CINCINNATI -- The Cardinals headed home Thursday evening lugging a losing streak as long as any in Mike Matheny's managerial tenure, having wrapped up a seven-game road trip without a win. A 5-2 loss to the Reds in the finale of a four-game series dropped the club back to six
CINCINNATI -- The Cardinals headed home Thursday evening lugging a losing streak as long as any in Mike Matheny's managerial tenure, having wrapped up a seven-game road trip without a win. A 5-2 loss to the Reds in the finale of a four-game series dropped the club back to six games below .500, their worst position this late in a season since 2007.
That team finished 78-84. This one has lost 17 of its last 22.
"We know we're being judged by the outside, but we have to be honest with ourselves and what we're bringing and what it looks like and how we can improve it," Matheny said. "That's what we can control. We can't control how we're judged. We can control what product we put out there. There are days we get real close to what we think it should look like, and other days we're just a work in progress."
To turn the season around, the Cardinals will require collective improvement. This road trip exposed deficiencies in several areas -- including the rotation, which had anchored this team through the first two months of the season.
The starters did not post a quality start on the trip and combined for a 7.18 ERA while averaging five innings per outing. On Thursday, it was Mike Leake, the National League's ERA leader two weeks ago, who tripped up in a three-run fifth that ended his afternoon.
"Kind of what you see is what we have right now," Leake said afterward. "It's just a matter of trying to play clean baseball and compete every day."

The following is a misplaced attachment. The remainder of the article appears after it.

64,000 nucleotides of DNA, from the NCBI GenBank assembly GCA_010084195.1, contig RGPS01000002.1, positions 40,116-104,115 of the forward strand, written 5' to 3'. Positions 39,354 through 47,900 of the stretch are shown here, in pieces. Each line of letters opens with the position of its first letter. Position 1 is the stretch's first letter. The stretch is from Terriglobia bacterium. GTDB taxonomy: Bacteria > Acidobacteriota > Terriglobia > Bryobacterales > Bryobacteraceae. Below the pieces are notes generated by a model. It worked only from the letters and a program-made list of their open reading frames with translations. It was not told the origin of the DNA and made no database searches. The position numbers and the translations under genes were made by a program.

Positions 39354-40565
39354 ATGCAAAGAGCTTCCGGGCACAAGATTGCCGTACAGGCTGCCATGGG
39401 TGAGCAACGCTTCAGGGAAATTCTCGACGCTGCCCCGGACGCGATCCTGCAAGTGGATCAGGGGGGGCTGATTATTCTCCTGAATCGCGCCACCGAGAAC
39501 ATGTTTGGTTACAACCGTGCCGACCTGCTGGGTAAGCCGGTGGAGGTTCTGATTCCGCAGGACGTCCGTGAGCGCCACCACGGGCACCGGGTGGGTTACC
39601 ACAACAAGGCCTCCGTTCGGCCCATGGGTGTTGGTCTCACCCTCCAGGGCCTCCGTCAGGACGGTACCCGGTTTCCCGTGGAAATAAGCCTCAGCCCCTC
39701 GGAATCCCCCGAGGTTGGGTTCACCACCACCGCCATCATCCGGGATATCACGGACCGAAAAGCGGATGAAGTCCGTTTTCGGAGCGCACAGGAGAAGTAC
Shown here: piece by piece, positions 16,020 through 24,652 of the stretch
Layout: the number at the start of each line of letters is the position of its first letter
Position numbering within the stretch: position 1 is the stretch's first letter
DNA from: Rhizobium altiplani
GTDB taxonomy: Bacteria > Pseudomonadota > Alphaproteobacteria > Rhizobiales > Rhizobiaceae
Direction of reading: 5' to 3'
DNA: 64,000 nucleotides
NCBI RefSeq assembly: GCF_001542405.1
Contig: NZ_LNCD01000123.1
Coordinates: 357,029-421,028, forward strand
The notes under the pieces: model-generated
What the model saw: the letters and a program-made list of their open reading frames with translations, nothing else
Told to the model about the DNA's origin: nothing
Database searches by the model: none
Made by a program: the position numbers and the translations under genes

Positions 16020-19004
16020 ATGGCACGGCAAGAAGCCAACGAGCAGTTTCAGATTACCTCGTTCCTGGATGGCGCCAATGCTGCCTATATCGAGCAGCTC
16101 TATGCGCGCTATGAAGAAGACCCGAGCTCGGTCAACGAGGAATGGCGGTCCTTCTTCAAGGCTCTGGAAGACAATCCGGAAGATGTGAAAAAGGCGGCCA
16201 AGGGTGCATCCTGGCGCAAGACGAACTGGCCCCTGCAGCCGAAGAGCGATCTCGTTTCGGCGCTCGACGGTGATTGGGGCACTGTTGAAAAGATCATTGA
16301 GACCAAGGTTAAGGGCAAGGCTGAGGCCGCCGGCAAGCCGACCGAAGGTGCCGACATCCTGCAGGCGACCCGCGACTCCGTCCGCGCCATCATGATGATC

The Cardinals' offense slashed .212/.285/.332 with a .616 OPS while being outscored, 43-20, on the road trip. And though it fared decently with runners in scoring position (a .293 batting average), a dearth of extra-base hits (14) limited the opportunities for big innings.
In five of their seven losses, the Cardinals held leads of at least two runs. Most of those were lost late, in part due to a bullpen that posted a 5.95 ERA over the seven games.
The small margin for error magnified mistakes, whether on the bases or in the field. An airmailed throw by Yadier Molina and an off-the-mark throw by Paul DeJong cost the Cardinals runs on Thursday. They had two runners thrown out at home in the series and four, in total, on the bases.
"We have to do something," said Matt Carpenter, whose two-run homer accounted for the Cardinals' runs on Thursday. "The play hasn't been necessarily bad, it just hasn't been good enough. It's not one person. It's a collective thing. We all have to play better. [That's] just the bottom line."
Matheny has sought all sorts of ways to shake up his team. There have been changes made to the pregame schedule and different variations of the lineup. He's even adjusted his in-game tactics to try and combat areas of weakness -- sticking with a starter instead of turning to his 'pen, challenging his team's own out to erase a run and pulling a sailing starter early to try for offense.
None of the strategies worked.
"It's all on each of us to do our part," Matheny said. "We have to figure out what we need to improve on, what kind of adjustments we need to make. I think if everybody just continues to go about it that way then we have a better chance to get through this faster."
Jenifer Langosch has covered the Cardinals for MLB.com since 2012, and previously covered the Pirates from 2007-11. Follow her on Twitter, and Facebook.